fegundez13 years ago
good job! I do a lot of Honda bikes and this one looks great, you got lucky with the plastic parts and the logos were there! I do hope you put new tires as well
looks way better now
tioshrek3 years ago
nice nice nice!!!
gonlgn3 years ago
does the paint you applied on your front fork didn't remove as is take preasure??
i mean if you put your weight on it does the paint stays on??
dbdanbach3 years ago
This awesome. I saw this and I had to join this website. I just bought a 1973 honda cl350 thats in similar condition to what your bike was. I've been having trouble organizing my steps, being that its my first restoration, and this is an awesome example to go off. So, thanks for putting this up.
-dan-
gfiandy3 years ago
Great job on the bike. How have the fork seals stood up as I didn't think you could get them to work on anything but a hard chrome finish and it appears yours are running on a painted finnish. Andy.
knife141 (author)  gfiandy3 years ago
You are correct, the seals will eventually fail. I have a good pair of forks (ebay) to put on when this occurs. I was going to install these during the rebuild, but found that the axle holes are too large (everything else is identical). When I get a chance I'll turn a set of bushings for them to fit the bike's axle diameter. Thank you for your comment.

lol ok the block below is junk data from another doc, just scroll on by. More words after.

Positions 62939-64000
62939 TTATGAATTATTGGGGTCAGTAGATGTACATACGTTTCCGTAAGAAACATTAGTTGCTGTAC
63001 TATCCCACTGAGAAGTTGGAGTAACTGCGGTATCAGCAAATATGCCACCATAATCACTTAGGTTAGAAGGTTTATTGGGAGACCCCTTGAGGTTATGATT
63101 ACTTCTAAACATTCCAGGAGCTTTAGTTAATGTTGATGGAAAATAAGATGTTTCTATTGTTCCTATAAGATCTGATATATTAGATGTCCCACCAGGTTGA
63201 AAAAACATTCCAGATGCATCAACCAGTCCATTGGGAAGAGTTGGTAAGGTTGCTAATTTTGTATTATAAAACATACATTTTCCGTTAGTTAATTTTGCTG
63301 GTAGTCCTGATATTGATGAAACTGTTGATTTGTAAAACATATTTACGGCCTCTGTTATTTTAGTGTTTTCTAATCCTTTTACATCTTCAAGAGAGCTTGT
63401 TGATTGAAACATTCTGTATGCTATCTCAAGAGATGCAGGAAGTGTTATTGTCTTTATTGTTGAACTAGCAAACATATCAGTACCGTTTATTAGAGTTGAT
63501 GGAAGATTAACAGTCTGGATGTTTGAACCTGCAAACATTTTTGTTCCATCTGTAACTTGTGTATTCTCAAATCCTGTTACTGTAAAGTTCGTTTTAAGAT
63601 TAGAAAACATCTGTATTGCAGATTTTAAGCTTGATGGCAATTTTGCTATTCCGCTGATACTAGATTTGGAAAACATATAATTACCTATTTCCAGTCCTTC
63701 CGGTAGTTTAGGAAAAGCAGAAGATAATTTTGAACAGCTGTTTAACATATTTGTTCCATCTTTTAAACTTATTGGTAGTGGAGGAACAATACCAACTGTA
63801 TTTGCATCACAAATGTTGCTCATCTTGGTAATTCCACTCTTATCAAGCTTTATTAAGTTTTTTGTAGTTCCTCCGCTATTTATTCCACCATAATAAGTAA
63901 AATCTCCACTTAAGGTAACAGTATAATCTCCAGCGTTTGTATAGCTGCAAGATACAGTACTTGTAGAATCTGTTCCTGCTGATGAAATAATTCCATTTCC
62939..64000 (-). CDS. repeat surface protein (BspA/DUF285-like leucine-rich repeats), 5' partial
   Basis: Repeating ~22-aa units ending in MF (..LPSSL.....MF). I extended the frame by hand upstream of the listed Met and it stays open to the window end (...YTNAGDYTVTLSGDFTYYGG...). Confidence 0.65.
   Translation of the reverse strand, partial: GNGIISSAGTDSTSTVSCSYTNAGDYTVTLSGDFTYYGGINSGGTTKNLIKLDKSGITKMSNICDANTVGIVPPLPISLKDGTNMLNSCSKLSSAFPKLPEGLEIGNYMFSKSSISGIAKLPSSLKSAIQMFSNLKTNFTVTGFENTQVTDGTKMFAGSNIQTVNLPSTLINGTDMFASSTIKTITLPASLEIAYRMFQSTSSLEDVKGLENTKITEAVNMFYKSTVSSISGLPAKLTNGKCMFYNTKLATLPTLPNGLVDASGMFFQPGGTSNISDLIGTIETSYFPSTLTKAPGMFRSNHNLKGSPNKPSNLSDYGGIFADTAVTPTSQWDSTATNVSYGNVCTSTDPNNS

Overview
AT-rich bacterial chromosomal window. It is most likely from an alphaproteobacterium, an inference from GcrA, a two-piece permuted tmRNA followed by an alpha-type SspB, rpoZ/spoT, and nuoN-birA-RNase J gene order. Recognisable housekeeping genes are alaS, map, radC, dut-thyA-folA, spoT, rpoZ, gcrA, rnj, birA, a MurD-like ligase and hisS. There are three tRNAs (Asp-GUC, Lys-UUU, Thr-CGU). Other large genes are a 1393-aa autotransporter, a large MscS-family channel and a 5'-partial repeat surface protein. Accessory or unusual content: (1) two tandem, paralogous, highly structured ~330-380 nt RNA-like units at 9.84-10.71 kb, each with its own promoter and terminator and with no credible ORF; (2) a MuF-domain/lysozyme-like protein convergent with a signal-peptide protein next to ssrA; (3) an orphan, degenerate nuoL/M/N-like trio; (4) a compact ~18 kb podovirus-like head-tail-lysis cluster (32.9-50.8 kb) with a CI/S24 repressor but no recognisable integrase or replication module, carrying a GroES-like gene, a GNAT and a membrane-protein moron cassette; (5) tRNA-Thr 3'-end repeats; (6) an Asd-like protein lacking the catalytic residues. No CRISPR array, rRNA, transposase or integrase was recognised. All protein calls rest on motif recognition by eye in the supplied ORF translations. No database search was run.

samregan3 years ago
For the final paint, black for the frame and the yellow for the gas tank, by any chance what paint did you use? Brand? Spray paint or paint bucket with paintbrush?
knife141 (author)  samregan3 years ago
Rattle can for the yellow, brush for the frame.
Bapper233 years ago
Working on my gas tank this week. 1977 Kawasaki. What did you use to plug the holes before cleaning it with nuts and bolts and liquid? i went to Lowe's to find rubber plugs for the petcock holes and they didn't have any....... Also...... what about the gas cap? Thanks! Rich